Road insecurity and motor loss ratio

Being an undeniable factor of progress, the democratisation of motor-driven cars has turned out to be very costly in terms of road insecurity and its social and economic fallout.

Used with permission from MicrosoftDue to the scale of damage it causes, car traffic is characterized as a slaughter, an epidemic, and even as a war. It is, henceforth, regarded as a serious health issue and a major obstacle to development.

Road insecurity: A worldwide awareness

In 2004, the World Health Organisation (WHO) and the World Bank jointly established the first report on the prevention of road accidents-related traumatism. This document which is meant to be a strong wake-up call for governments and public opinion features current knowledge on the issue and recommends the measures to be taken in order to tackle the problem.

Time to assess the situation

On all roads worldwide, road accidents account for 1.2 million deaths per year.

Each day, 1000 people under 25 perish, 40% of the victims are in the 0 to 25 years age group, 75% of whom are male casualties.

20 to 50 million people are injured per year.

In the 30 OECD countries, young drivers are overrepresented in terms of road mortality.

Traffic accidents hold the 11th ranking in mortality causes and stand in the second position as regards the 5 to 25 age group.

In the absence of appropriate measures, highway crashes are likely to represent the third major cause of mortality by 2020, that is, more than the HIV/AIDS pandemic.

In the USA, accidents affecting drivers aged between 15 and 20 have cost the country about 41 billion USD in 2006.

The overall cost of road accidents worldwide amounts to 518 billion USD per year. This cost includes material damage, health care and other expenses.

Road insecurity: Developing countries are the hardest hit

© Chris73, CC BY-SA 3.0

While in industrialized countries, the financial resources have been mobilised, and prevention measures and fight against road hazards have yielded fruitful results, the situation in other parts of the world still remains worrisome.

Surveys have shown that over 90% of deaths and traumatism cases occur in countries with poor or intermediate income. The highest rates are located in Africa and in the Middle East.

Apart from the poor state of public highways, lighting and road signs deficit and the timeworn vehicles in traffic, these countries do not have efficient emergency rescue services, which considerably increases fatality. The example of the Douala-Yaoundé road in Cameroon, which holds the grim record of the deadliest road in Africa, may be extended to a number of countries in the African continent and in the Middle East.

The annual costs of road accidents in countries with low or intermediate incomes are estimated between 65 billion USD and 100 billion USD. This cost ranges between 1% and 1.5% of GDP, that is, for some cases, more than they get in development aid. Behind each element of the statistics lie human tragedies which seriously affect the life of communities.

Road insecurity: Youngsters in underprivileged areas are the main victims

Image provided to Microsoft by Fotolia. Used with permission from MicrosoftIf in industrialized countries, the victims of road accidents are, in the first place, passengers and vehicle drivers, in countries with low income, it is the vulnerable users who are the most exposed to highway crashes, that is, pedestrians, cyclists, motorcyclists and public transport users.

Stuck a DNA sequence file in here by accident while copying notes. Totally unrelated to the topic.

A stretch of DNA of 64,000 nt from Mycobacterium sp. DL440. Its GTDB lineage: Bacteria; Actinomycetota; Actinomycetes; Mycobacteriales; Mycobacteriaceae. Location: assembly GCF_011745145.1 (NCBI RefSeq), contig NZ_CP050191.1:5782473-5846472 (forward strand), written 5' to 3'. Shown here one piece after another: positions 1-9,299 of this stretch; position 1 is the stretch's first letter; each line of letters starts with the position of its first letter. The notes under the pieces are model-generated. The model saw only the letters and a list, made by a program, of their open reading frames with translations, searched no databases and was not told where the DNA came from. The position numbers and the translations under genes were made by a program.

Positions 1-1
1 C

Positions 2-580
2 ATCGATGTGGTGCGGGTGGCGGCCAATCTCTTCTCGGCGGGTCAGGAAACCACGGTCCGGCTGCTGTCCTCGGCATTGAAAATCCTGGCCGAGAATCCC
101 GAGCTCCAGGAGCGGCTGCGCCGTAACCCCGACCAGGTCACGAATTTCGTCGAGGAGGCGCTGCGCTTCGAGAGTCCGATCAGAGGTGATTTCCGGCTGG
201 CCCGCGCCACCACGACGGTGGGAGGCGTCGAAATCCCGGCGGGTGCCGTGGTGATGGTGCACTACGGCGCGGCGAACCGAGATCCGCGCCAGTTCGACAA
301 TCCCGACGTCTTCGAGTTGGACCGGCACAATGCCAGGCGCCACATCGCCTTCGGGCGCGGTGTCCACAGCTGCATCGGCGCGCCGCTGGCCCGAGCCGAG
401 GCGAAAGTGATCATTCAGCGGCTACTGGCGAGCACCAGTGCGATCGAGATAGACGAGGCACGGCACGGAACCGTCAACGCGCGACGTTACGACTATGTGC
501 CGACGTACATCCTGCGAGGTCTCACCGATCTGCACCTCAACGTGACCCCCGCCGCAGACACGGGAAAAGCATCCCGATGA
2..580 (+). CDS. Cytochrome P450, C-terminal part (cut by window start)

This situation is accounted for by the policies of transportation and urban planning which do not sufficiently consider the needs of non-motorists who are bound to share space with cars and coaches.

Measures to prevent and fight road insecurity

For the authors of the report, road hazards are no fatality. Most accidents are predictable and avoidable because we do have the necessary knowledge and technical tools. Moreover, the fight against this modern time scourge depends on a nationwide political will which requires considerable financial resources as well as a close collaboration among public and private bodies along with individual and collective undertakings.

Used with permission from MicrosoftGiven the complexity and the scale of the loss ratio, containing this phenomenon requires a systemic preventive approach that addresses the major risks related to the road and its environment, to the user and to his or her vehicle, through legislation, its implementation and through public awareness in terms of protection equipment.

In order to mobilise governments and public opinion on the matter, the October 26, 2005 United Nations Assembly has, through its resolution A/60/5 2005, instituted the first United Nations international week on the topic “road safety is everyone's business”. The event, which took place, for the first time, from April 23 to 29, 2007, has led to multiple awareness-raising actions throughout the world.

Advocated measures to limit road insecurity

  • Lowering speed limits
  • Crackdown on drunken and hazardous driving
  • The use of safety belts
  • Making helmet wearing compulsory for bicycle and motorcycle users
  • Making in-car child stabilisation devices compulsory
  • The improvement in the state of road infrastructure
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